Press Release: ‘Media Committee Report a critical voice in determining whether the Online Safety and Media Regulation Bill will fulfil its potential says Children’s Rights Alliance’

Published date: 
2 Nov 2021

Press Release

‘Media Committee Report a critical voice in determining whether the Online Safety and Media Regulation Bill will fulfil its potential says Children’s Rights Alliance’


Today (02.11.2021) the Joint Oireachtas Committee on Tourism, Culture, Arts, Gaeltacht, Sport and Media published its Report with recommendations on the General Scheme of the Online Safety and Media Regulation Bill (OSMR Bill). The publication follows extensive pre-legislative scrutiny including presentations by the Children’s Rights Alliance and its members CyberSafeKids and the ISPCC. Responding to today’s publication, Chief Executive of the Children’s Rights Alliance, Tanya Ward stated: “We warmly welcome the publication of the Media Committee’s Report today which sets out clear recommendations to Government that would help position the OSMR Bill as the gamechanger it can be - and needs to be - when it comes to regulating big tech and social media platforms.”

Individual Complaints Mechanism
The Children’s Rights Alliance has united with 16 of its members for the 1,2,3 Online Safety Campaign, with support from the Community Foundation for Ireland’s RTE Comic Relief Fund. The campaign has been calling for critical changes to the General Scheme of the OSMR Bill including the establishment of an Online Safety Commissioner and an individual complaints mechanism.

“We have serious concerns with the current version of the Bill as it stands as what is currently being proposed is a regulator that suits corporations not citizens. Individuals will have no way to resolve an issue or a complaint when something goes wrong other than pinning their hopes on how the platforms wish to deal with it. We are delighted to see the Committee recommending an individual complaints mechanism and emphasising that it should be responsive to the needs of children, including effective takedown procedures,” said Tanya Ward.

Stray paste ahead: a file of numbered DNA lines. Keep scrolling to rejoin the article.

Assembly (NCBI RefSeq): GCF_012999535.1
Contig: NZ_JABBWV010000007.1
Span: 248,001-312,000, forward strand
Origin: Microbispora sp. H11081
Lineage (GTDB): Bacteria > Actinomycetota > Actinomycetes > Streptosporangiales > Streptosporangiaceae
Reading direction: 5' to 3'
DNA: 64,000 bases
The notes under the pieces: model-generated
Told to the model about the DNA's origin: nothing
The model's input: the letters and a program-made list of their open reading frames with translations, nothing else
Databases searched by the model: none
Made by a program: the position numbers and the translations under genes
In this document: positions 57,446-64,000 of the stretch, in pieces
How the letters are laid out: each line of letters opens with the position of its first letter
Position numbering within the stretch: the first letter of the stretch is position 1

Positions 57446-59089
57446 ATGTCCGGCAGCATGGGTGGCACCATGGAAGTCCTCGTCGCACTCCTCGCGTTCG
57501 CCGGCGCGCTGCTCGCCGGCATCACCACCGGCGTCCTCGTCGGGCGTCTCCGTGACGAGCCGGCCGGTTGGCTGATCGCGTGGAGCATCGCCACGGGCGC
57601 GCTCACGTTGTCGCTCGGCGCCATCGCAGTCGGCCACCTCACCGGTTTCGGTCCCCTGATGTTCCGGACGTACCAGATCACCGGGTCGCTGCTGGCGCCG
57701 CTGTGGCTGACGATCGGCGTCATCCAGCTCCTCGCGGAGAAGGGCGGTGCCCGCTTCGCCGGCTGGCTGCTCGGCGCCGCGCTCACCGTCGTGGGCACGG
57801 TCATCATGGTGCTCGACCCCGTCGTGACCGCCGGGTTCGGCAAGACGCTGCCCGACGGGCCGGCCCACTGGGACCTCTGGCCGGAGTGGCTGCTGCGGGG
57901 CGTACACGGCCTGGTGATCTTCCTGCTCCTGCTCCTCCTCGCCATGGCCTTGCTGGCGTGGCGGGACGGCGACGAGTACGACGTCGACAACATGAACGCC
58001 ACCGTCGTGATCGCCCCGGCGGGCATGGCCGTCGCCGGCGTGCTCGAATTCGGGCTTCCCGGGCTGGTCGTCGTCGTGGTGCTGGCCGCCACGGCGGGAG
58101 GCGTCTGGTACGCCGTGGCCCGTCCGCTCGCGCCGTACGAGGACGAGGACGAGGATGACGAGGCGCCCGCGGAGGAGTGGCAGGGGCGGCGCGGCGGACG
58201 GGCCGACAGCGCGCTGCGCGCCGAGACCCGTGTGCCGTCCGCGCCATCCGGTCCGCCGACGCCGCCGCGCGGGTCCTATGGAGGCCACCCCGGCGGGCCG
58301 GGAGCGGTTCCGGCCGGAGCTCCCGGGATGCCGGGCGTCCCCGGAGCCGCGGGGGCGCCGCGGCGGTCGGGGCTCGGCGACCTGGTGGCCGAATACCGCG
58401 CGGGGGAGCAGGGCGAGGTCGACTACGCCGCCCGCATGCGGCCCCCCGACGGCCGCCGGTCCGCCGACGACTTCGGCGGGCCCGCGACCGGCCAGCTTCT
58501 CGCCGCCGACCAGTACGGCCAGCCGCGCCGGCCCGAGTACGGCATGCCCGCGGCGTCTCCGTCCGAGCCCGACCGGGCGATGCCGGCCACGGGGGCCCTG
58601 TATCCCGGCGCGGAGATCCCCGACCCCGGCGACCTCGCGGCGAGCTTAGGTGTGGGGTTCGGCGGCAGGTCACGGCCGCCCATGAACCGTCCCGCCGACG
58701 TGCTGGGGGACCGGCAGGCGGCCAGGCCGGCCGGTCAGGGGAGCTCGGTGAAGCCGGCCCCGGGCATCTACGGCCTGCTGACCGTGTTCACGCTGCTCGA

“We are all too familiar with the impact of harmful content and negative engagement with online platforms on children and young people and for too long the responsibility to tackle this has been on the child, on the parent, on the teacher. For weeks, we have heard story after story detailing allegations of how one of the biggest tech companies places commercial gains above all else, even when that is the health and wellbeing of children using their services. Government needs to ask what responsibility online services and platforms themselves have to create a better online world?"

"The Oireachtas Committee also understands the importance of providing real remedies to children, young people and families when they have experienced harm or abuse online. Ordinary people need some protection when they are up against big tech.

The Report clearly shows the chorus of champions for an individual complaints mechanism including the UN Special Rapporteur for Child Protection, the Ombudsman for Children’s Office, the DCU Anti Bullying Research and Resource Centre, as well as 16 Children’s Rights Alliance members.

Our recent polling research revealed that there is also undeniable public support for an individual complaints mechanism accessible to members of the public. It begs the question of why the draft legislation does not include this currently, when it is primarily big tech opposing it,” continuned Tanya Ward.